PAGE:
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The Villiers Quartet and Oxford University take on the classical diversity deficit

The University of Oxford has been working on a major project, ‘Diversity and the British String Quartet’, to explore the issues around inclusivity, access and identity in classical music in Britain

A team led by the University’s Music Faculty’s Dr Joanna Bullivant and Professor Samantha Dieckmann has been working in collaboration with The Villiers Quartet (), the Quartet-in-Residence at the Jacqueline Du Pre Music Building at St Hilda’s College.

The project is supported by TORCH (The Oxford Research Centre in the Humanities) and includes research, educational work with 14-18-year-olds and the commissioning of new works from five contemporary British composers: Florence Anna Maunders, Philip Herbert, Robert Fokkens, Alex Ho and Jasmin Kent Rodgman. These have been commissioned to write new ‘From Home’ quartets, exploring the experience of writing music for classical instruments in the current historical period.

The new works have been written specifically for the Villiers Quartet, and will be given their world premieres in a series of streamed concerts as part of a digital symposium.

Hailed as ‘Champions of British music’ by The Observer, The Villiers Quartet is as involved in teaching about this country’s chamber music as it is in performing it. The quartet’s work on ‘Diversity and the British String Quartet’ has highlighted the work and stories of British Composers who have been largely ignored within chamber music programmes. The members of the quartet, Katie Stillman, violin I; Tamaki Higashi, violin II; Carmen Flores, viola; Leo Melvin, cello, have worked with Dr Bullivant and Professor Dieckmann to explore what they call the ‘difficult truths’ around why these talented composers have been ‘overlooked’. By focussing on the string quartet, the team has aimed to expose the wider issues of diversity following criticism of the Last Night of the Proms and the 2020 Black Lives Matter protests.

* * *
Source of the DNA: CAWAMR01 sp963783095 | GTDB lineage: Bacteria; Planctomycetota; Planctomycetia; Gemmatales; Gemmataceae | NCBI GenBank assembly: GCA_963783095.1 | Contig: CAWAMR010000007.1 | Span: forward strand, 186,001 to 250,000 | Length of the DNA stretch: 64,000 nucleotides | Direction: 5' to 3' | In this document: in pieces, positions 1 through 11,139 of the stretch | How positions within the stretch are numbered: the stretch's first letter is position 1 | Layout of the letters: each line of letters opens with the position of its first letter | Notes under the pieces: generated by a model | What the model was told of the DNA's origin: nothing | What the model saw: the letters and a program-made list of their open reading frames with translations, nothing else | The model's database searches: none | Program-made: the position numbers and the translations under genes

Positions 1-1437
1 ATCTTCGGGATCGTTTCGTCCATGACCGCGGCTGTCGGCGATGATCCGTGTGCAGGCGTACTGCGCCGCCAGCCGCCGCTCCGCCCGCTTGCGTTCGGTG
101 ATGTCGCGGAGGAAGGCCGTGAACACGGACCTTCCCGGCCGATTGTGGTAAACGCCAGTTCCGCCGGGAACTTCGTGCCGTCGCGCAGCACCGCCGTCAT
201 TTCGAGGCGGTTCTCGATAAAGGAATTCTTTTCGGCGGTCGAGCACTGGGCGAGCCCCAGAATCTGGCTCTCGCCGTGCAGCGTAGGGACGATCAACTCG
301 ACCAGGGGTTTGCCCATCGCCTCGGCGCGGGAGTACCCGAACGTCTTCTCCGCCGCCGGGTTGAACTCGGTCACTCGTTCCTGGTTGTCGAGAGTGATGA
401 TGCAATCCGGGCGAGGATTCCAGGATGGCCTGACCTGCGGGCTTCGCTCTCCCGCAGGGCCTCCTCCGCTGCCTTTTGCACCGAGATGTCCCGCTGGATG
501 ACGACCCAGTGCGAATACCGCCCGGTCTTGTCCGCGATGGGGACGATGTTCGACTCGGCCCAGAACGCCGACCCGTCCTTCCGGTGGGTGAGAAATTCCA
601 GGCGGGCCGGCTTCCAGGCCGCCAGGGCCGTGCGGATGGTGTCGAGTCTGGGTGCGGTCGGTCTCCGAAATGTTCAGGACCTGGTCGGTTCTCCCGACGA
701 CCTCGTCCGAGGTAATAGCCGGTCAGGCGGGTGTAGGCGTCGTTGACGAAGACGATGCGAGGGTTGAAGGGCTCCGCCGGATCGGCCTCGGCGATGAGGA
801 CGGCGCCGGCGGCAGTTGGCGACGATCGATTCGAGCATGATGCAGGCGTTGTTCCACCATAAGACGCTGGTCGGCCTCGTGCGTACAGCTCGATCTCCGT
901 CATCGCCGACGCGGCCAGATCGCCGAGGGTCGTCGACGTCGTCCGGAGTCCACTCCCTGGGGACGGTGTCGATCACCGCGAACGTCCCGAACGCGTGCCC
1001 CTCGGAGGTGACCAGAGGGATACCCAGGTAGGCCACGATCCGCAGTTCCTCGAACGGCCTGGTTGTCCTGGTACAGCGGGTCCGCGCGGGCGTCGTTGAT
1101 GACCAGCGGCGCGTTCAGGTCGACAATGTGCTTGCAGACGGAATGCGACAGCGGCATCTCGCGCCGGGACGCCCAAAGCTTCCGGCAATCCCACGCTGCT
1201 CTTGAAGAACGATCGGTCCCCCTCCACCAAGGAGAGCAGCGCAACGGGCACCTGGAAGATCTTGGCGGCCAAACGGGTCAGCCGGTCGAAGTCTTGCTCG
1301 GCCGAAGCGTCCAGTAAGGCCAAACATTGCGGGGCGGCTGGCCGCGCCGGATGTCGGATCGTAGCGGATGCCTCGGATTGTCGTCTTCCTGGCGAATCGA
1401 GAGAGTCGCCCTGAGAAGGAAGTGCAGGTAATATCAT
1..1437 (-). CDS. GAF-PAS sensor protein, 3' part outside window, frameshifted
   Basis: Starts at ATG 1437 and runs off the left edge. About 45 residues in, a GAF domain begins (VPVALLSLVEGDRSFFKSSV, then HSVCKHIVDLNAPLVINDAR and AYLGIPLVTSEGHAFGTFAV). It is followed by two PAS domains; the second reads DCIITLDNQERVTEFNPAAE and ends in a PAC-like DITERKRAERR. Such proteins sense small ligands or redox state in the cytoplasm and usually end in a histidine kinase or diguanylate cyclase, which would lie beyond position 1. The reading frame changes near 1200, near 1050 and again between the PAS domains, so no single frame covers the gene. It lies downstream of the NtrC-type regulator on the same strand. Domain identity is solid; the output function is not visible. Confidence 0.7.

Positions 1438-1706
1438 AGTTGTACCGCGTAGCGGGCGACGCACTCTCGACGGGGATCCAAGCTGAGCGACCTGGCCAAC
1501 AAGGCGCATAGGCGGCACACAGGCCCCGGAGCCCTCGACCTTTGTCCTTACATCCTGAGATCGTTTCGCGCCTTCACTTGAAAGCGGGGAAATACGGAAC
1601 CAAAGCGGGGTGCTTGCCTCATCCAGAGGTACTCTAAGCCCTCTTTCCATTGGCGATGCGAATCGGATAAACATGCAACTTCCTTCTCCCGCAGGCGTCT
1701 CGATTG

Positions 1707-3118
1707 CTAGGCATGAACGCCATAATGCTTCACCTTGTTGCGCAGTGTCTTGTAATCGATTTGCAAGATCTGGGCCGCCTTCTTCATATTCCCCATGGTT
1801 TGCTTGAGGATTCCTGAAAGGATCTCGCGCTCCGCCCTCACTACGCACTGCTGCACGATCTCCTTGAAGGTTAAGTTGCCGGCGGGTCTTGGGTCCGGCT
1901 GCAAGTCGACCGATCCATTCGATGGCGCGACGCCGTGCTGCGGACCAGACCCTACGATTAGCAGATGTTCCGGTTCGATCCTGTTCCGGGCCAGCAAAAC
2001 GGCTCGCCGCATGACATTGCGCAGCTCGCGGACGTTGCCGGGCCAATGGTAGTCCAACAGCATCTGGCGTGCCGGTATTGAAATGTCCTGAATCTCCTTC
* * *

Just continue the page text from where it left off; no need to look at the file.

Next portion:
The symposium is the culmination of many months of work and will offer the public access to the results, including a series of talks, workshops and additional performances from an array of lesser-known British quartets performing pieces written by students as part of the project.

Speakers will come from academia and the music industry, including Laura Tunbridge, Des Oliver, Kadiatu Kanneh-Mason, Roz De Vile, Nate Holder, Leah Broad, Amanda Harris, Florian Scheding and Paul Watt. They will discuss a range of contemporary and historical issues around the British string quartet.

Funding for the project has also come from Arts Council England, the RVW Trust, The David Willets Fund for Teaching Innovation and supporters of the Villiers Quartet’s ‘From Home’ Commissions Fund.